And Mr Fitzwilliam Darcy…well, what’s there to say about him other than…*swoon*?

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And I just realized something: a third book where the protagonist is a strong, fiercely loyal and intelligent woman – I think I sense a theme 🙂 

Nowhere Ranch by Heidi Cullinan

This is the odd duck out, compared to the others on my list. It’s the first MM Romance book I read (I had read a MMF before, but no “pure” MM) and to say it has changed my life is an understatement. If it wasn’t for this book I wouldn’t have found this genre I love so much.

Who knows if I’d ever gotten around to giving writing a try if it wasn’t for MM Romance?

This book is still to this day one of my favorites. I love the juxtaposition between the extreme kinkiness and the soft romance Cullinan writes so well. I love the characters, I love broken heroes like Roe, and to follow them along on their journey to a better life.

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Well, that was my list of books that changed my life and influenced me as a person in one way or another. What books would be on your list?

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4 thoughts on “Books that changed my life

  1. I remember reading Pippi Longstocking when I was young, but had long forgotten what they were about. Sounds like something I should put in my home library for the grandkids, though!

    You’ve got two of my favorites on here. Anne of Green Gables (I read the entire series) and Pride and Prejudice.

    Since *you* recommend it, and we clearly see eye to eye when it comes to reading, I’ll have to move Nowhere Ranch to the top of my TBR. I just checked, and I did buy it a while back. Just haven’t gotten around to reading it yet. 🙂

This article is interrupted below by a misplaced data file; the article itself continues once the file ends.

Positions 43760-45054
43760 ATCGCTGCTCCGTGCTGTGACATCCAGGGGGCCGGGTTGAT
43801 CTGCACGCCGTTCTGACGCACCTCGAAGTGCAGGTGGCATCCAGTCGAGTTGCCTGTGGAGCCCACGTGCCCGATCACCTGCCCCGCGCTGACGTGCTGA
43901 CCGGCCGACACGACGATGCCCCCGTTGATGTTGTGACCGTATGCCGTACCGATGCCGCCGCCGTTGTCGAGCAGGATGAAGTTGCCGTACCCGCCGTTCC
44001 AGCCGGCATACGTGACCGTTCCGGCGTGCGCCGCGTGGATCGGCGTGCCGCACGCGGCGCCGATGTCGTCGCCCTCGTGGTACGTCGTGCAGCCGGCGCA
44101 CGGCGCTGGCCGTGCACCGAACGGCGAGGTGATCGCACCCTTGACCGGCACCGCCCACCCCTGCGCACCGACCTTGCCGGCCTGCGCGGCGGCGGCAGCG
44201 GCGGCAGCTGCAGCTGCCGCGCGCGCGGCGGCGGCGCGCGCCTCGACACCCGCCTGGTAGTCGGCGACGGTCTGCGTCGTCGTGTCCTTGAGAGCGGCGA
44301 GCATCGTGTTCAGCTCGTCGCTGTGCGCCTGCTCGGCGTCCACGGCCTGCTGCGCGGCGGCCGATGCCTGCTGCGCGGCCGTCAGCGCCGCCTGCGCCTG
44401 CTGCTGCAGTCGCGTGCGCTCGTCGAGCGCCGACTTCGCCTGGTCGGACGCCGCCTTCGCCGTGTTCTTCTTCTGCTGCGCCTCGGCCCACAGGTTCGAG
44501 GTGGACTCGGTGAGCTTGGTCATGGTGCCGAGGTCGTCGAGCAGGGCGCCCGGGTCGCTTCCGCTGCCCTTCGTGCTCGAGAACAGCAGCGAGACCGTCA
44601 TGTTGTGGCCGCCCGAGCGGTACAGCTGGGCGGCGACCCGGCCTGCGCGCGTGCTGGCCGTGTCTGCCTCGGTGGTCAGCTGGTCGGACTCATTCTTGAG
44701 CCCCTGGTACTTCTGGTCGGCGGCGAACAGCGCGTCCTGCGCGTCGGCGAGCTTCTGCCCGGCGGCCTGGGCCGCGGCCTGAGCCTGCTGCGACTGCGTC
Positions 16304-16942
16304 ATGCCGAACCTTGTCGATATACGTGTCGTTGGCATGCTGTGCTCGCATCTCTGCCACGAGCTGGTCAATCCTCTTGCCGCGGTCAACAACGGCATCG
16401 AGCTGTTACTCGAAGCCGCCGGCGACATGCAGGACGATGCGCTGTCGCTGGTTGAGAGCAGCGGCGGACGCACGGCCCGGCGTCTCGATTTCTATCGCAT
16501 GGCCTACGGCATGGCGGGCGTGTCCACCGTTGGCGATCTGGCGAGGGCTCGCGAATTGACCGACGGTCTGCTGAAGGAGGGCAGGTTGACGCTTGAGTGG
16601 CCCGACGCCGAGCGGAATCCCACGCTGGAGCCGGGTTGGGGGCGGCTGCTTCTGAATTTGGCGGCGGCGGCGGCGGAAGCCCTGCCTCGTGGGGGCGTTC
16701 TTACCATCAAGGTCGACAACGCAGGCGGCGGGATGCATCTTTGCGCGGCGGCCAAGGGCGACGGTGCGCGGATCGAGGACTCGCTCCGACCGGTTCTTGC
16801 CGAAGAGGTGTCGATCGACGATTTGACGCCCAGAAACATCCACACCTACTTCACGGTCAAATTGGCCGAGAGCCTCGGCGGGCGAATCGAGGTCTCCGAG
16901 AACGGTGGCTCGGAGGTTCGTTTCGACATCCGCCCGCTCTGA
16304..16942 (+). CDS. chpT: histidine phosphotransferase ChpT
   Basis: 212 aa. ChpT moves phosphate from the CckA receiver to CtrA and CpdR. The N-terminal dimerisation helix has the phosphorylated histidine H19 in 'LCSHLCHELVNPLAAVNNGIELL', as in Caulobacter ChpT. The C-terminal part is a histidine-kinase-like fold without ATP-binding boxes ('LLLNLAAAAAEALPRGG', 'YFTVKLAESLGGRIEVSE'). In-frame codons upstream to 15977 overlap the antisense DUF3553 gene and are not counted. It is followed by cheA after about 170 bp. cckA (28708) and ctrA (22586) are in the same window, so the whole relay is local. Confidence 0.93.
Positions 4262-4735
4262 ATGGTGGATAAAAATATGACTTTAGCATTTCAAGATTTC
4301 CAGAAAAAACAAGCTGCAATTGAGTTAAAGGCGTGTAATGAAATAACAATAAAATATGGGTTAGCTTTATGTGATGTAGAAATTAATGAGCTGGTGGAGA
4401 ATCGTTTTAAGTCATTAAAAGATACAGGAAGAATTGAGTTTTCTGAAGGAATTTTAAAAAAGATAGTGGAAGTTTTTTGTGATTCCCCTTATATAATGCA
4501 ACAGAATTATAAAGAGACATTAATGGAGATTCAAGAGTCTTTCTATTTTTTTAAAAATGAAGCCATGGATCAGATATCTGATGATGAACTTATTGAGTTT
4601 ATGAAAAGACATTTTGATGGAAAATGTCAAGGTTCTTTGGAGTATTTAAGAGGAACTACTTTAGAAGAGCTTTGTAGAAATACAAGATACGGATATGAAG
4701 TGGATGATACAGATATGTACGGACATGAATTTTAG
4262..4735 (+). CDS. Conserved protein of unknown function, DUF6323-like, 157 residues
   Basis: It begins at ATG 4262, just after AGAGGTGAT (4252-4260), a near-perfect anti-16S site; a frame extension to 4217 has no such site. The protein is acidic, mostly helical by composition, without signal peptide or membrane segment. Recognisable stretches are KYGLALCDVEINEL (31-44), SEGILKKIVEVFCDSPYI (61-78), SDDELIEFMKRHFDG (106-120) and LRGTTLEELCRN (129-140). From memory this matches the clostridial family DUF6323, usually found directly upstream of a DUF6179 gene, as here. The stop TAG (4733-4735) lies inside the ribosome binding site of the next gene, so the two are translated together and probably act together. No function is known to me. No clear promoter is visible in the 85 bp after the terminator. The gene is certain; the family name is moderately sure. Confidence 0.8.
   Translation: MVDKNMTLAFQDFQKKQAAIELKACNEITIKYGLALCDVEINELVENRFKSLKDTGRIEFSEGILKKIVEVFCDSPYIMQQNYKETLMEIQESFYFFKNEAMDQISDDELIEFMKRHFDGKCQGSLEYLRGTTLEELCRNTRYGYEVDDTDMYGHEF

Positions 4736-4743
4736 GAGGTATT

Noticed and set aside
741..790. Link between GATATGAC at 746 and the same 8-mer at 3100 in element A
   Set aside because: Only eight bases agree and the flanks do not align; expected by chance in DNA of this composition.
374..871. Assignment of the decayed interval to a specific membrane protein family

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    • I read all the Anne-books too. I remember I loved Anne and Gil’s first house by the sea so much. I wanted to live there. And isn’t that a great testimony to a writer: to manage to create something so magical someone wants it to be real?

      I definitely think you should stock the home library with Pippi. I can also recommend “Ronia the Robber’s Daughter” (also by Astrid Lindgren) for another strong female lead. She was my next favorite 🙂

      And I hope you enjoy Nowhere Ranch 🙂

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  2. I read Pippie a few years ago.

    I think the book that changed my life the most would be “In search of Lost Time” by Marcel Proust

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    • Really? That’s awesome! Personally, I did not like it. And well, to be fair I only read the first part. But I was bored and couldn’t understand what all the fuss is about.

      But I have kind of a love-hate relationship with the classics: I’ve read a lot of them (studied literature in college) and a lot is really great and I totally get why they became classics. Then there are books like Ulysses by James Joyce and Nana by Emile Zola that I disliked so much they turned me off reading for quite a long time. For real. Proust isn’t quite that bad for me, though… 🙂

      But this fascinates me to no end: how someone reads something and finds it life altering, and how someone else shrugs and says Nah, gimme Harry Potter instead. And I always wonder what it is that makes us experience works of literature (or movies, music or any form of art) so differently. What in my background, experiences, and preferences makes me hate something that so many people love and appreciate?

      Sorry for rambling on, but like I said: it fascinates me. Thank you for sharing, Amy! 🙂